As consumer demand diminishes and global economies are predicted to hit record recessions, demand for goods and for raw materials has seen a corresponding collapse. The lockdown imposed across the world has seen markets freeze and traders are no longer in a position to use goods already ordered and in transit.
This inevitably leads to goods being held at ports, at warehouses and forwarders’ premises and elsewhere in the supply chain. Such issues are not new - each recession sees contracts rescinded and purchasers walk away from unwanted cargo. However, the COVID-19 situation had already left many containers locked up in ports and at warehouses. As businesses close through the extended enforced lockdown, many of these goods will now be abandoned. This will leave goods stranded in the supply chain, often loaded in containers.
The cargo issue
When goods are held up in the supply chain, they become increasingly vulnerable to theft and damage. This is particularly so in relation to perishable goods such as foodstuffs and pharma products which often need the provision of specialist containers and power sources which can be of limited supply in certain areas. Often, when receivers refuse to collect the goods, this can give rise to difficulties with customs authorities which may, in certain countries, be inclined to seize and the auction the goods.
If cargo has a limited shelf life, such delays can render it useless for commercial on-sale even if the cargo is released before its shelf life expires.
These problems give rise to some interesting challenges under cargo policies. Such policies aim to provide cover for loss and damage to cargo but often exclude liability where this is caused by delay, or seizure. They also do not intend to provide cover for commercial losses where the intended buyer simply refuses to take delivery of the cargo. This is seen as a credit risk which cargo insurers do not intend to cover. Many policies are now endorsed with pandemic exclusions - although many such exclusions are being incorporated too late to impact upon the issues created by COVID-19.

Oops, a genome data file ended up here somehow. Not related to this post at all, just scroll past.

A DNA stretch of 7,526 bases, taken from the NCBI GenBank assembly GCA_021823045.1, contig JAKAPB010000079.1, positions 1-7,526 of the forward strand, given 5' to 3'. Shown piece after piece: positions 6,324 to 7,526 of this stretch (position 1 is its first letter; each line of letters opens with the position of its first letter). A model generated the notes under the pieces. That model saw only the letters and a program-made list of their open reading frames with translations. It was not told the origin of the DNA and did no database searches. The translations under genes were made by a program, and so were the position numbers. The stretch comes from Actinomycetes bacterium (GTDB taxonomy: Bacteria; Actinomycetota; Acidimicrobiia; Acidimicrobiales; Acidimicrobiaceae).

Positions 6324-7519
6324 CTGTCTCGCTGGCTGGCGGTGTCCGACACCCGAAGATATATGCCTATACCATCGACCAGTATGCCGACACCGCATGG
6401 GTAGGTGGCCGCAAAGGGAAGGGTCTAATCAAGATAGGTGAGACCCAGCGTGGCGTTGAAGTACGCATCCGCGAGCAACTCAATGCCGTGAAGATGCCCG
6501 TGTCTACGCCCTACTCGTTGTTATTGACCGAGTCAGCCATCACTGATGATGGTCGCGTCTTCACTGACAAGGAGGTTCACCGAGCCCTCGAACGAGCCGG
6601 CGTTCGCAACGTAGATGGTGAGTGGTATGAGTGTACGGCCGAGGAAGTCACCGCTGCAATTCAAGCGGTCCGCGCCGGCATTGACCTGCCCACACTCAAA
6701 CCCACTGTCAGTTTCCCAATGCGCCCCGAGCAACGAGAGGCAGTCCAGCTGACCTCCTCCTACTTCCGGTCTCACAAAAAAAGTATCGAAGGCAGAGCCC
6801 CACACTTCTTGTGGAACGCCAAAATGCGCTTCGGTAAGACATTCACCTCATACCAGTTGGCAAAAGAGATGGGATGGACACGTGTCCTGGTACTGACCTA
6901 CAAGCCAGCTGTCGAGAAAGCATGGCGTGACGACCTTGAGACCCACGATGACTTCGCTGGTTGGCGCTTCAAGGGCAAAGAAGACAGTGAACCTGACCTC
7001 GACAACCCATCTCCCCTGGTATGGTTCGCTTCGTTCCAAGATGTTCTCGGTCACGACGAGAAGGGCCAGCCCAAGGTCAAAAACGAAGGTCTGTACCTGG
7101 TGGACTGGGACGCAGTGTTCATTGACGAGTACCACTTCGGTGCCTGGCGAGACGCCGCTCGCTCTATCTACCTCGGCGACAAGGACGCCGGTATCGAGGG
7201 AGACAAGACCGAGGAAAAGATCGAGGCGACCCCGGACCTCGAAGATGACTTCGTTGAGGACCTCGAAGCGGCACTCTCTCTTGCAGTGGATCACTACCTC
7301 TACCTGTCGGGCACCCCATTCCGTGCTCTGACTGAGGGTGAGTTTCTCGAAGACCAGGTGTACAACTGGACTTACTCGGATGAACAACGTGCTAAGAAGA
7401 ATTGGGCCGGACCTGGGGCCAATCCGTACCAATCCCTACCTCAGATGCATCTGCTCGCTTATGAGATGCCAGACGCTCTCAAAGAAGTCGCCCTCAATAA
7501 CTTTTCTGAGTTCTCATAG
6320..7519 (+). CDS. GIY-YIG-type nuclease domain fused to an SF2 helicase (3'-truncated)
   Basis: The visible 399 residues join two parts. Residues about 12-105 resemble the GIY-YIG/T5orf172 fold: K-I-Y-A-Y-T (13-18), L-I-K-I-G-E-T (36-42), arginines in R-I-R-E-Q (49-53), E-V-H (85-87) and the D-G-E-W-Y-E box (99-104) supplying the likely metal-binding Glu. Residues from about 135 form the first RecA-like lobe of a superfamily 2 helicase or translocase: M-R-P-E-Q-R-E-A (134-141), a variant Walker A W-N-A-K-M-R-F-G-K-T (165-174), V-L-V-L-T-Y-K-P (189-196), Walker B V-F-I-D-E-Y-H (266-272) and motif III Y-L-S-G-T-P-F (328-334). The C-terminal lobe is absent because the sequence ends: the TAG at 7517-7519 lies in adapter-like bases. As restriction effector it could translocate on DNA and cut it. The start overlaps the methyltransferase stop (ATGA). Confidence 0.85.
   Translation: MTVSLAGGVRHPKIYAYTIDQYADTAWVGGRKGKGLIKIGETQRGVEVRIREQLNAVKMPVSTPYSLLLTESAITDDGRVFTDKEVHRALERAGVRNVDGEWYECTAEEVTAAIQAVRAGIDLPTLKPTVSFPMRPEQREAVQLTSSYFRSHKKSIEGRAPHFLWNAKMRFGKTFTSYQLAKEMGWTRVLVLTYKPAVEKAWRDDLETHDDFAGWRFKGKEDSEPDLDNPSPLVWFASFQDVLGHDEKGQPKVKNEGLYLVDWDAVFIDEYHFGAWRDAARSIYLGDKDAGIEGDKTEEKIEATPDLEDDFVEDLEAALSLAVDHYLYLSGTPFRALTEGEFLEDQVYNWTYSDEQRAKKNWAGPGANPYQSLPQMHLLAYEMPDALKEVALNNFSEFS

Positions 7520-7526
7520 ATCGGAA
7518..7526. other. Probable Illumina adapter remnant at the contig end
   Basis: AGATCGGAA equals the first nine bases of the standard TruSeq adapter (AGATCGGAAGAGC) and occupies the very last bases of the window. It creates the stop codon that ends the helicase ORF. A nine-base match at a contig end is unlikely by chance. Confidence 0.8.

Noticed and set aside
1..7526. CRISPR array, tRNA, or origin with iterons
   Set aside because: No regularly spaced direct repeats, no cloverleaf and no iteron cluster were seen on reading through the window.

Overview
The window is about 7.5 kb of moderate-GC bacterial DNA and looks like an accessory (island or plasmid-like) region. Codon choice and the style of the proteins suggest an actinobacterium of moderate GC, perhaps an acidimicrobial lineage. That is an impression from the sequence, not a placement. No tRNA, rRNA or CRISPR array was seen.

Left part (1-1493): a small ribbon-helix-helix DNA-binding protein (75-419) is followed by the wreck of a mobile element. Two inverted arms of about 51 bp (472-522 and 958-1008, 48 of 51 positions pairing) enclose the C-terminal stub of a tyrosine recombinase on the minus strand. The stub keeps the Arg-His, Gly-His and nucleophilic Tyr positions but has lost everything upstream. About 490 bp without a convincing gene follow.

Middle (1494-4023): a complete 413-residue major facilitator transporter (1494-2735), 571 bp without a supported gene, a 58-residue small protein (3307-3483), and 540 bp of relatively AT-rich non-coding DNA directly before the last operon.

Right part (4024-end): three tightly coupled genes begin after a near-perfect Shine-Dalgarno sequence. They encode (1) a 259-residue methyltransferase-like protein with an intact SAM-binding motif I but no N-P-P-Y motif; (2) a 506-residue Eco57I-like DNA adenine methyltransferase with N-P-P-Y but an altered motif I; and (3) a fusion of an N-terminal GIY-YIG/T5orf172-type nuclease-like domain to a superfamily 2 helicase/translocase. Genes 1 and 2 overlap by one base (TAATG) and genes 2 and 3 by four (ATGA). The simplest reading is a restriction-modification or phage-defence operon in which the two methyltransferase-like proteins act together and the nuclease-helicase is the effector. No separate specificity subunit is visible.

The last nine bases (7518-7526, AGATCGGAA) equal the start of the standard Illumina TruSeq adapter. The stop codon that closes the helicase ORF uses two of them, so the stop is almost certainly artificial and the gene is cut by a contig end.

Where cargo has been held up for extended periods due to lockdown measures and then suffers loss or damage, it can be very difficult to ascertain whether such loss and damage is caused through the initial lockdown, the commercial impact of COVID-19 on the market or the specific contract or through a covered cause such as negligence in the care and handling of the cargo. Causation arguments in such situations are never easy. English law does not apply a “but for test” when considering causation. Rather, it looks for the proximate clause (Leyland Shipping Co Ltd v Norwich Union Fire Insurance Society Ltd ). There will be interesting debates on policy coverage where claims are made on the basis that the container was only exposed to the risk of loss or damage because it was delayed by reason of measures imposed due to the pandemic. Where a series of events converge in such situations, determining the “proximate” cause can be a difficult factual task.
A further problem arises in relation to accumulation of cargo. If cargo becomes delayed at ports or in warehouses, it can accumulate to levels which expose the cargo owner to potential losses in excess of the policy limits. Moreover, such delays can interrupt the ordinary course of transit and, potentially, the cover under many marine cargo policies. Insureds and brokers may need to consider extensions to cover during such periods.
Managing the problem
In such uncertain and volatile times, it is not possible to completely avoid the risks of cargo becoming clogged up in the supply chain. However, it is possible to monitor the position and mitigate such risks. Shippers of cargo must appreciate that they retain an interest in their customer collecting the cargo. They cannot simply wash their hands of matters once it crosses the ship’s rail. If their customer does not collect the cargo, they can incur considerable liabilities and costs.
Likewise, forwarders need to keep an eye on the position throughout the logistics chain. They will often have an obligation to inform their customer of problems encountered in the supply chain and if they do not do so, they may be faced with claims for many of the losses which occur. Furthermore, as the party with the logistics expertise, forwarders may also have an obligation to manage and mitigate the problems arising in such situations.